Oxford Properties turns focus to Paris
Published 17/05/2015 | 02:30
Oxford Properties Group, the real estate arm of the Ontario Municipal Employees Retirement System, is seeking to invest in high-end Paris retail properties as demand increases for brands such as Hermes and Breitling.
The company has visited a few of Paris's best-known luxury districts and wants to find an investment opportunity, following two high-end retail deals in London two years ago, according to Paul Brundage, Oxford's head of European strategy.
"It's a rental growth story because of the demand these global luxury retailers have to get their brand on these very specific streets,"
Brundage, executive vice president and senior managing director for Europe at Oxford, said in a telephone interview Wednesday. In Paris, "we've spent some time trying to understand those and looked at a couple of opportunities there.
"Hopefully we'll be able to find something there."
Oxford wants to build out its luxury retail property holdings as tenant demand for space outstrips the limited supply.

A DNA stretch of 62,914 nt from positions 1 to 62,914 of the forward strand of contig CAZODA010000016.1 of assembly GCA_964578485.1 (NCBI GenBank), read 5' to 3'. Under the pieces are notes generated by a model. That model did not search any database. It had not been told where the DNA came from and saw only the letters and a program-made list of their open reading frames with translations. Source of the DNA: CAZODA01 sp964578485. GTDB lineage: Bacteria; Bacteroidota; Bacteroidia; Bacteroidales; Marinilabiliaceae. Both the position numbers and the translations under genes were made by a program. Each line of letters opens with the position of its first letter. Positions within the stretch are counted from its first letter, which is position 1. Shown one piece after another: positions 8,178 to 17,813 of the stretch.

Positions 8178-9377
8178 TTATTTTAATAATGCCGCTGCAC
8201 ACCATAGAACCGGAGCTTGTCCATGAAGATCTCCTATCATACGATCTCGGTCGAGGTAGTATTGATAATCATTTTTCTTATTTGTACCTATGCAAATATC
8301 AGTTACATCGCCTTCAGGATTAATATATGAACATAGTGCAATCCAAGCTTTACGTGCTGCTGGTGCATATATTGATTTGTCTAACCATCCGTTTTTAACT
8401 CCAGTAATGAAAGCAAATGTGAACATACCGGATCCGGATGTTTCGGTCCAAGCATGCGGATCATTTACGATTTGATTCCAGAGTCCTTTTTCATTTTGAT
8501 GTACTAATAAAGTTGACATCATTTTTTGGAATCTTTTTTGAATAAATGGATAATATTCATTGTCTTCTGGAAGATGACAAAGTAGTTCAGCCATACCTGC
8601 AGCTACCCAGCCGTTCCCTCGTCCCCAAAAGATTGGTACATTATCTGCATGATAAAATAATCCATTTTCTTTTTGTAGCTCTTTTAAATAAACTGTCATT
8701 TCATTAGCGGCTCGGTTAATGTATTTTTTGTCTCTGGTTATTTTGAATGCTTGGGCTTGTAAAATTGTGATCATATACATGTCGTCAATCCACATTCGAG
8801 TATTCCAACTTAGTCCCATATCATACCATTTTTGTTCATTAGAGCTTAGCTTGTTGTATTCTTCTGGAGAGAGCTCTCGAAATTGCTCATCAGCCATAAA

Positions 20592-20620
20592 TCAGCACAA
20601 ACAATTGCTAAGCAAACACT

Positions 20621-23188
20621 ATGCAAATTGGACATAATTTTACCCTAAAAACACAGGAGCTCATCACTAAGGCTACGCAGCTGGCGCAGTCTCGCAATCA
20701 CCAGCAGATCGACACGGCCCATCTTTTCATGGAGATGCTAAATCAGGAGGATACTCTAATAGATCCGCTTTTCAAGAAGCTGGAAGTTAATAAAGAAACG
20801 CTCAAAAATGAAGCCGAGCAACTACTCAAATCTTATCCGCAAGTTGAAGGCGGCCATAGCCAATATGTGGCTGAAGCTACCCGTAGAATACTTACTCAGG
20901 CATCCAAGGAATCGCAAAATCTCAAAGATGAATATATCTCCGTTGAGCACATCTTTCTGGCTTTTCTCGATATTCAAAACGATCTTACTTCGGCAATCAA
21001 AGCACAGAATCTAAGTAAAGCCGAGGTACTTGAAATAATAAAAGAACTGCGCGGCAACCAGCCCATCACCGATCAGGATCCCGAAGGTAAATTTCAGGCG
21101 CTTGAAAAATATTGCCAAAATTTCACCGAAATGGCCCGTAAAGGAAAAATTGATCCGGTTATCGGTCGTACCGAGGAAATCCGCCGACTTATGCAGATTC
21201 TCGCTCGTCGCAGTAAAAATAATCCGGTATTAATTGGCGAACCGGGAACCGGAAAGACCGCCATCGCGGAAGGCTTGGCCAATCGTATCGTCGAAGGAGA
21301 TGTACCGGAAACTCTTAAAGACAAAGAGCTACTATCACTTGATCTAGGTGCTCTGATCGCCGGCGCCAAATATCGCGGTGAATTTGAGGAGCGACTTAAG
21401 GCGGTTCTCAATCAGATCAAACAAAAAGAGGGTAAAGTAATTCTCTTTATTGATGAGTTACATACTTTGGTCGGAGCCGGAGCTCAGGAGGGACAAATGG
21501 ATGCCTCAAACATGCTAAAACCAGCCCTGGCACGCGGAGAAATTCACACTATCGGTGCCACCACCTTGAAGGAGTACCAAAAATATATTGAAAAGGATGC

The investor, which established its London office in 2008, is seeking to benefit from rising rents.
The average annual rent on Paris's Avenue Montaigne, lined with retailers including Chanel and Dior, jumped 10pc last year to $951 a square foot, according to brokerage Cushman & Wakefield Inc.
In 2013, Oxford purchased its first luxury retail property in Europe, London's Royal Exchange, home to such tenants as Hermes and Tiffany & Co.
The following year, it bought a stake in a strip of retail and office space on New Bond Street in London, one of the world's 10 most expensive streets, where shoppers can buy watches at Breitling or a $2,000 Belstaff leather jacket designed by David Beckham.
In Paris, luxury shopping strips include Avenue Montaigne and Rue du Faubourg Saint-Honore, which has a Lanvin store among embassies and hotels.
Brundage declined to name specific sites the company has visited or may consider for an investment.
Oxford manages about C$31 billion (€24bn) in offices, apartment buildings, retail properties and other real estate for the Ontario pension fund. (Bloomberg)
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